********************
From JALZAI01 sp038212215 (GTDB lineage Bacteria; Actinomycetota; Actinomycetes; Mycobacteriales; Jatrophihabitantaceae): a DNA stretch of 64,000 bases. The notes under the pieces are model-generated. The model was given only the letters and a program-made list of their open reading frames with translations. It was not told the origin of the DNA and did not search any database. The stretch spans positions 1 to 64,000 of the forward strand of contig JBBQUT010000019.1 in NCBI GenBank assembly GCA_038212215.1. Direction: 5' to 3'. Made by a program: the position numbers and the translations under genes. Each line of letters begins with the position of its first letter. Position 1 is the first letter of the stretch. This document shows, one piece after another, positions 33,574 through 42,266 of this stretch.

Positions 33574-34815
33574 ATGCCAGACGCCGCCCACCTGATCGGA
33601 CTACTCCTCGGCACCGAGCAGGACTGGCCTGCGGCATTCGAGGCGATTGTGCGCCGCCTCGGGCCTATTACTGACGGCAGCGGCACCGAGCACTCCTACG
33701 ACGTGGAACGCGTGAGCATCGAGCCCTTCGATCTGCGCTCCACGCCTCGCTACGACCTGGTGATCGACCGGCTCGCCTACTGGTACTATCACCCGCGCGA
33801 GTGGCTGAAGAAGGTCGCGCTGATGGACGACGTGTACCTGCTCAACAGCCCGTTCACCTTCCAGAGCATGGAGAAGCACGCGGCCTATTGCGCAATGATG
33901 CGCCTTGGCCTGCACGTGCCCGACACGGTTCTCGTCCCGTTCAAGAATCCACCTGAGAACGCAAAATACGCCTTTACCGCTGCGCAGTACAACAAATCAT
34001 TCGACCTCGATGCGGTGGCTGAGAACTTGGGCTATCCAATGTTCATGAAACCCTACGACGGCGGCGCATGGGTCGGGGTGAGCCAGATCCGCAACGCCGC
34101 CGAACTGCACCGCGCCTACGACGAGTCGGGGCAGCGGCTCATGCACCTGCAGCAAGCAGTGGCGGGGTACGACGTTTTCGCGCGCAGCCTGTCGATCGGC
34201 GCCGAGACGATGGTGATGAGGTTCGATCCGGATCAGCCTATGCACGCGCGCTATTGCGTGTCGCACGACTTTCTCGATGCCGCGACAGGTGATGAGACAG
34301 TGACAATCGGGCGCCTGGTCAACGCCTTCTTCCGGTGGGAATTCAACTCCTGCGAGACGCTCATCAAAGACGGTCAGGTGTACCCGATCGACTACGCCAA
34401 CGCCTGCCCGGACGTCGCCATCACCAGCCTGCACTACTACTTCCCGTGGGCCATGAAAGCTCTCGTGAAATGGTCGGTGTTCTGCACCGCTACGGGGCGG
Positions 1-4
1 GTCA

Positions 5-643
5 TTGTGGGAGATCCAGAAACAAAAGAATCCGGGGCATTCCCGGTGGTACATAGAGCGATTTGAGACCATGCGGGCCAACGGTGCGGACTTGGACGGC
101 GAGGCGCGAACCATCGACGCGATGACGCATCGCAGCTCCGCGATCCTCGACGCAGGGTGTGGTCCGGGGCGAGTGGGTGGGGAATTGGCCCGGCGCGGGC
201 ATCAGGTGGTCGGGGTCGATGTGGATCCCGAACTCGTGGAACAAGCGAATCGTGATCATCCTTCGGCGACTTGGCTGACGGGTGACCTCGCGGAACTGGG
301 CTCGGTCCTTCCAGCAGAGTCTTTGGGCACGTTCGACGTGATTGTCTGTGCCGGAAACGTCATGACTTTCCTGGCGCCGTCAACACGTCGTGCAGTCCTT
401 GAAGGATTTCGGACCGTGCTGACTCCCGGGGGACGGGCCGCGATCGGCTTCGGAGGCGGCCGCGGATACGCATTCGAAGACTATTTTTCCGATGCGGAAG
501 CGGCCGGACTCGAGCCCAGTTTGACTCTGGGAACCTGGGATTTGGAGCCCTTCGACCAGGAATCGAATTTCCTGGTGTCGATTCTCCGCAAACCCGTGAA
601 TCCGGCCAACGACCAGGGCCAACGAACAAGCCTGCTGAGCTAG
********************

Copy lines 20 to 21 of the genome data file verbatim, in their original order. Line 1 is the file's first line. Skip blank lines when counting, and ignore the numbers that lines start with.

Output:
401 GAAGGATTTCGGACCGTGCTGACTCCCGGGGGACGGGCCGCGATCGGCTTCGGAGGCGGCCGCGGATACGCATTCGAAGACTATTTTTCCGATGCGGAAG
501 CGGCCGGACTCGAGCCCAGTTTGACTCTGGGAACCTGGGATTTGGAGCCCTTCGACCAGGAATCGAATTTCCTGGTGTCGATTCTCCGCAAACCCGTGAA